Home https://server7.kproxy.com/servlet/redirect.srv/sruj/smyrwpoii/p2/ Business https://server7.kproxy.com/servlet/redirect.srv/sruj/smyrwpoii/p2/ Midwestern Pet Foods is expanding recall after deaths in over 70 dogs, the FDA says

Midwestern Pet Foods is expanding recall after deaths in over 70 dogs, the FDA says

Midwestern Pet Foods extended its recall of certain pet foods due to potentially lethal levels of aflatoxin after more than 70 dogs died and 80 became ill from consuming the product, the Food and Drug Administration (FDA) said in an updated announcement Monday.

The company now remembers all pet food products containing corn that were manufactured at the company’s production facility in Oklahoma and have an expiration date of July 9, 2022 or earlier. This includes 1

9 products that “may still be on store shelves, online or in pet owners’ homes,” according to the FDA.


Aflatoxin is a mold byproduct that has the ability to grow on corn and other grains that are often used as ingredients in pet food. At very high levels, “aflatoxins can cause disease and death in pets,” the FDA said.

The Midwestern originally issued a recall of nine different masses of Sportmix dry food for cats and dogs last month after the Missouri Department of Agriculture discovered “very high levels” of the toxin in several samples of the company’s Oklahoma plant.

The voluntary recall was initiated after the FDA received reports that at least 28 dogs had died and eight were ill after consuming the recalled pet food.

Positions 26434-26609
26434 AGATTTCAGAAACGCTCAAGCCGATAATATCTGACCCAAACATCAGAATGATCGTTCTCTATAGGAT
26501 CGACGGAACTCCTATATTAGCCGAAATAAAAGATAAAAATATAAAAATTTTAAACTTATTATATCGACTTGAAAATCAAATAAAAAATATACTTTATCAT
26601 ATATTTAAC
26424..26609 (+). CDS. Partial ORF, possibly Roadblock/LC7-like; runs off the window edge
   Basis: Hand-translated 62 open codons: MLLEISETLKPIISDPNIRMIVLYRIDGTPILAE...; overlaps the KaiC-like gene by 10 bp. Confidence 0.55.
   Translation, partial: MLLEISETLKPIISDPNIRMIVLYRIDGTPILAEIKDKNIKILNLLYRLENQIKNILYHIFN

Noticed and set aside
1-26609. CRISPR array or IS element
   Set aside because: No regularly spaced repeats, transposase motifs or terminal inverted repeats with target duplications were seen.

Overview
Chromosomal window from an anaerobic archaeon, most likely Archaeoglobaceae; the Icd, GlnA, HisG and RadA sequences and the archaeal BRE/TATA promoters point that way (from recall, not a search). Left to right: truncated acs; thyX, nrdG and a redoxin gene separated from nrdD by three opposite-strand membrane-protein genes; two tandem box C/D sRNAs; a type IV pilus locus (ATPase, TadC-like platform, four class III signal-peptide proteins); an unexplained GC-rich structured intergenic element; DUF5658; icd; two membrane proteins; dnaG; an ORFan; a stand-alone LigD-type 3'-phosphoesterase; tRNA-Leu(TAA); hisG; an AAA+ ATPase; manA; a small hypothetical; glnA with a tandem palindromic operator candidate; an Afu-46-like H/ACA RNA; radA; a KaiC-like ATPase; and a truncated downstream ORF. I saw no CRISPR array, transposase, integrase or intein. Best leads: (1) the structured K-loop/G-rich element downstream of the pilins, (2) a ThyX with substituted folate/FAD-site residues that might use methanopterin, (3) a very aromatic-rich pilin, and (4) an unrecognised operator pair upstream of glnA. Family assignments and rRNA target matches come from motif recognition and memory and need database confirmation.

However, not all of these cases have been officially confirmed as aflatoxin poisoning, the FDA said.

Still, the agency and Midwestern Pet Foods are urging pet owners to safely discard the products due to toxins that may be present even if the form is not visible, according to the agency.

Pet food was remembered after the deaths of 28 dogs, the FDA says

Pets that have been poisoned by the toxin may appear sluggish and have a loss of appetite. They may also experience vomiting, jaundice (yellowish tint in the eyes or gums due to liver damage) and / or diarrhea, the FDA said. In some cases, pets may also suffer from liver damage without even showing symptoms.

Unlike humans, pets are “very susceptible” to aflatoxin poisoning because they generally eat the same food, according to the FDA.

“If a pet’s food contains aflatoxin, the toxin can accumulate in the pet’s system as they continue to eat the same food,” the FDA said.

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Midwestern also encourages customers to wash and disinfect bowls for pets and areas where food was stored. The company also encourages retailers to contact customers who have purchased the affected products.

Pet owners should also consult their veterinarians about any concerns, especially if their pets are showing symptoms, the FDA said.

To date, the FDA says there is no evidence that handling food poses any risk to pet owners, even if they are encouraged to wash their hands after contact.


The investigation of the case is ongoing. The FDA will continue to work with veterinarians and government partners to follow up on suspected cases of aflatoxin poisoning and plans to conduct follow-up activities at the production facility.

The Agency will update the public when more information becomes available.

Midwestern Pet Foods did not immediately respond to a request for comment from FOX Business.

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